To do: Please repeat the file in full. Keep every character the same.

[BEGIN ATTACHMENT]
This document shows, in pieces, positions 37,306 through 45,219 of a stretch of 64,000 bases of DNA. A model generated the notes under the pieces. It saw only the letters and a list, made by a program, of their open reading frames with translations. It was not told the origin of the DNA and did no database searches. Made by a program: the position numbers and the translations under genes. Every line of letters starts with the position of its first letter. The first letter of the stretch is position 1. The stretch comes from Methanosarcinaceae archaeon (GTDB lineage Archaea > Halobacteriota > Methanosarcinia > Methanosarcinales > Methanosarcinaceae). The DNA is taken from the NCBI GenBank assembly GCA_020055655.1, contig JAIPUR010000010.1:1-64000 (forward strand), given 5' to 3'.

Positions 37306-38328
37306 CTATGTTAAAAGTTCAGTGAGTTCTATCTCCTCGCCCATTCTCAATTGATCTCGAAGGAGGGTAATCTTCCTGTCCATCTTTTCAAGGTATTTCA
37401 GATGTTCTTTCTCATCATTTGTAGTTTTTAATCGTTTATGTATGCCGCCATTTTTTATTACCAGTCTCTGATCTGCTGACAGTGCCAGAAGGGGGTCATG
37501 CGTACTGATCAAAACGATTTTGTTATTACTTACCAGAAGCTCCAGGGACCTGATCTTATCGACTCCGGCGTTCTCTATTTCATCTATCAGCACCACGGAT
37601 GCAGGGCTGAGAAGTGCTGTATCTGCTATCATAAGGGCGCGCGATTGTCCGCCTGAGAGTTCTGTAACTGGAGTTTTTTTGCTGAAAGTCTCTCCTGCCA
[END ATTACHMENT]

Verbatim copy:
This document shows, in pieces, positions 37,306 through 45,219 of a stretch of 64,000 bases of DNA. A model generated the notes under the pieces. It saw only the letters and a list, made by a program, of their open reading frames with translations. It was not told the origin of the DNA and did no database searches. Made by a program: the position numbers and the translations under genes. Every line of letters starts with the position of its first letter. The first letter of the stretch is position 1. The stretch comes from Methanosarcinaceae archaeon (GTDB lineage Archaea > Halobacteriota > Methanosarcinia > Methanosarcinales > Methanosarcinaceae). The DNA is taken from the NCBI GenBank assembly GCA_020055655.1, contig JAIPUR010000010.1:1-64000 (forward strand), given 5' to 3'.

Positions 37306-38328
37306 CTATGTTAAAAGTTCAGTGAGTTCTATCTCCTCGCCCATTCTCAATTGATCTCGAAGGAGGGTAATCTTCCTGTCCATCTTTTCAAGGTATTTCA
37401 GATGTTCTTTCTCATCATTTGTAGTTTTTAATCGTTTATGTATGCCGCCATTTTTTATTACCAGTCTCTGATCTGCTGACAGTGCCAGAAGGGGGTCATG
37501 CGTACTGATCAAAACGATTTTGTTATTACTTACCAGAAGCTCCAGGGACCTGATCTTATCGACTCCGGCGTTCTCTATTTCATCTATCAGCACCACGGAT
37601 GCAGGGCTGAGAAGTGCTGTATCTGCTATCATAAGGGCGCGCGATTGTCCGCCTGAGAGTTCTGTAACTGGAGTTTTTTTGCTGAAAGTCTCTCCTGCCA